Where Antonio Conte’s Chelsea have gone wrong this season
The Italian is under pressure after a poor run of form.
Antonio Conte’s position as Chelsea head coach is under scrutiny after the reigning Premier League champions lost 4-1 at Watford on Monday, following last Wednesday’s 3-0 defeat at home to Bournemouth.
Here, Press Association Sport looks at what has gone wrong for Conte’s Blues this season.
Complaining helps no-one
A positive attitude can be infectious, but a negative one is perhaps more so. Conte set the tone last summer by complaining continually about the size of his squad, transfers and the congested fixture list, with his side back in the Champions League after a season’s absence from Europe. That grumbling grates after a while, and may be doing so for those above him (owner Roman Abramovich and director Marina Granovskaia, in particular) and below (the players and playing staff).
When Conte signed a new contract, that should have been a sign of commitment. In fact, last summer’s deal had the opposite effect. The three-year deal Conte began in July 2016 was not extended, merely improved. That suggested Conte and Chelsea were thinking short term and that their relationship was not all rosy, perhaps even strained. John Terry may have had limited on-field impact in Conte’s first season, but the leadership he brought and team spirit he helped to foster are absent this term after his move to Aston Villa.
Chelsea have two wins (over Brighton and Newcastle) from 10 matches in 2018, not including the penalty shootout success over Norwich in the FA Cup. Injuries have contributed to the need to rotate players, but numerous hamstring issues led some to question whether Conte’s training methods are culpable. It will get tougher for the Blues, with a Champions League last-16 tie against Barcelona either side of Premier League fixtures with Manchester United and runaway leaders Manchester City. The league match with West Brom and FA Cup tie with Hull may offer temporary respite but must also bring vast improvement ahead of the visit of Lionel Messi and co.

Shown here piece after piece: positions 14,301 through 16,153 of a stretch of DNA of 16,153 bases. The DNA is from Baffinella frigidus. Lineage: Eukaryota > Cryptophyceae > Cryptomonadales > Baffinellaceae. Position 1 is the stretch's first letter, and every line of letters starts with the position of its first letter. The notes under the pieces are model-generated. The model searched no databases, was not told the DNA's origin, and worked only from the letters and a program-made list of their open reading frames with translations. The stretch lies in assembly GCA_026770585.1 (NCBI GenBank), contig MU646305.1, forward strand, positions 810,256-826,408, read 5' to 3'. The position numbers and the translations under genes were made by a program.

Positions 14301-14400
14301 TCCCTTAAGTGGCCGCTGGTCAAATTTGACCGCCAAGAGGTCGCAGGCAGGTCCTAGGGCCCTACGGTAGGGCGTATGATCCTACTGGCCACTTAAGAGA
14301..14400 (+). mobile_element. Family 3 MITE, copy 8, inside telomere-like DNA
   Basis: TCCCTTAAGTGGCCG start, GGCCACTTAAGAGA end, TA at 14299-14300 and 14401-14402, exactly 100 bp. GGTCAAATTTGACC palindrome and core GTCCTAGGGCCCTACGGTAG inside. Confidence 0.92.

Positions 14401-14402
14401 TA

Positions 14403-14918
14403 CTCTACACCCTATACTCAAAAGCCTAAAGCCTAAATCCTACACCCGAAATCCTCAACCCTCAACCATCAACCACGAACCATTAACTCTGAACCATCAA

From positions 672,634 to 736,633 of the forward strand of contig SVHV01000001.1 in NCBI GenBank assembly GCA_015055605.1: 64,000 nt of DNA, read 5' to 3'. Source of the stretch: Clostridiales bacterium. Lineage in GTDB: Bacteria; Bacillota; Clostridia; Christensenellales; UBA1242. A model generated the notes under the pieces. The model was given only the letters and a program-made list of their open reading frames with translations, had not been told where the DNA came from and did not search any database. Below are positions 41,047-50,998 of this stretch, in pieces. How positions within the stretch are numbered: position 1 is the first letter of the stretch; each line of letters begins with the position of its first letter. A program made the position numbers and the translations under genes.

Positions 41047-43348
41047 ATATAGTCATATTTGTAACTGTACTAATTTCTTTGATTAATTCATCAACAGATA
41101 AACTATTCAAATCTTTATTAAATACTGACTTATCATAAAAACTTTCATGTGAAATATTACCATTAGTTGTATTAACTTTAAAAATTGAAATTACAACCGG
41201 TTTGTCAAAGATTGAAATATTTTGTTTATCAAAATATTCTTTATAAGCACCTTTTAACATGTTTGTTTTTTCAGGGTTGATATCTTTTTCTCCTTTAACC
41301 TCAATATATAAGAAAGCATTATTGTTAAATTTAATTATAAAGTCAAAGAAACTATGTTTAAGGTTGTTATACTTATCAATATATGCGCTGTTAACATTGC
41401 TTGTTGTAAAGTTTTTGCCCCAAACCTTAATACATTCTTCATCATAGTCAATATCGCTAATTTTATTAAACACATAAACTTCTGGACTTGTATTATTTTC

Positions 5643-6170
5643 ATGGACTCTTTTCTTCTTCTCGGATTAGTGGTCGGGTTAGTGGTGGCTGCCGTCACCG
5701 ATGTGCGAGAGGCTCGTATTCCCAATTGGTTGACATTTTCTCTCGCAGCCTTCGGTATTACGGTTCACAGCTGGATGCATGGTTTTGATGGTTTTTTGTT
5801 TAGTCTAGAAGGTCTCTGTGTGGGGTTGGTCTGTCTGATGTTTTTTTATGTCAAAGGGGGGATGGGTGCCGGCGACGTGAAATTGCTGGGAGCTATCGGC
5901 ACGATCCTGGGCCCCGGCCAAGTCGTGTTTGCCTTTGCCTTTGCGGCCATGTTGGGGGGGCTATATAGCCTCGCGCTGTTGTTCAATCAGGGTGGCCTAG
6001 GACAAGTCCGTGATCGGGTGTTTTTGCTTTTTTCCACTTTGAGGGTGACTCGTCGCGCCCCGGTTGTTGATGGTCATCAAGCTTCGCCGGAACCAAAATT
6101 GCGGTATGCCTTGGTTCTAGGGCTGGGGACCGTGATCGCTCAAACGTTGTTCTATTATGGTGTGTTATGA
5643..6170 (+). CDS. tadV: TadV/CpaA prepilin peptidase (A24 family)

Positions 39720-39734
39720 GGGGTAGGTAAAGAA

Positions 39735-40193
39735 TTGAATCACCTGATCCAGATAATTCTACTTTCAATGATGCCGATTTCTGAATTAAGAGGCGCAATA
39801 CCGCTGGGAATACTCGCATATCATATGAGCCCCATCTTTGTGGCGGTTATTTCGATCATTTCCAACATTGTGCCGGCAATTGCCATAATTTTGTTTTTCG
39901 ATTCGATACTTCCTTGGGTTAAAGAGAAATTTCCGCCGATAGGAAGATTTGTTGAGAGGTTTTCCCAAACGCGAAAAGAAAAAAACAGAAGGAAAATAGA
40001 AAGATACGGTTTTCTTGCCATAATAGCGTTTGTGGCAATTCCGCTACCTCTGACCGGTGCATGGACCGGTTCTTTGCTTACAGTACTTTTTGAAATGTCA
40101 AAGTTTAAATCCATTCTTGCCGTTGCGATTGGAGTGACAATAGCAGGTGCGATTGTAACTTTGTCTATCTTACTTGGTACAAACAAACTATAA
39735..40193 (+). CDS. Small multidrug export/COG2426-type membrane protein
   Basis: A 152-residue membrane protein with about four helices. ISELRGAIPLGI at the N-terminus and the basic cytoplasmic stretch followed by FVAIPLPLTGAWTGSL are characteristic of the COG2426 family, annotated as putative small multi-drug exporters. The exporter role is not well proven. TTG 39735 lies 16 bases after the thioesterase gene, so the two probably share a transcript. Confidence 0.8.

The Costa conundrum
It had long been decided that Diego Costa would leave Chelsea at the end of last season. The striker’s January 2017 flirtation with the Chinese Super League was the last straw after four transfer requests in his three seasons. Two of those campaigns ended with titles. Alvaro Morata was brought in as a direct replacement for £58million from Real Madrid and started well. But, as Conte had been at pains to point out, this was Morata’s first season as the main striker. Once the fixture list became more congested, Morata began to struggle with fitness, form and discipline. He is not the only one, though, as even Eden Hazard and N’Golo Kante have found consistent performances hard to come by.
Arguably a bigger loss than Costa has been Nemanja Matic, who was sold to Manchester United to accommodate the arrival from Monaco of Tiemoue Bakayoko. Matic was the midfield shield that allowed Chelsea to flourish last season in Conte’s favoured 3-4-3 formation. Without the Serbian, the Blues are not the same team. Chopping and changing the back three, plus David Luiz’s apparent fallout with Conte, has not helped defensive solidity. Andreas Christensen has done well in place of Luiz, but even the reliable Cesar Azpilicueta and Gary Cahill have been off form at times. Bakayoko and fellow new signing Antonio Rudiger have not had the desired impact defensively.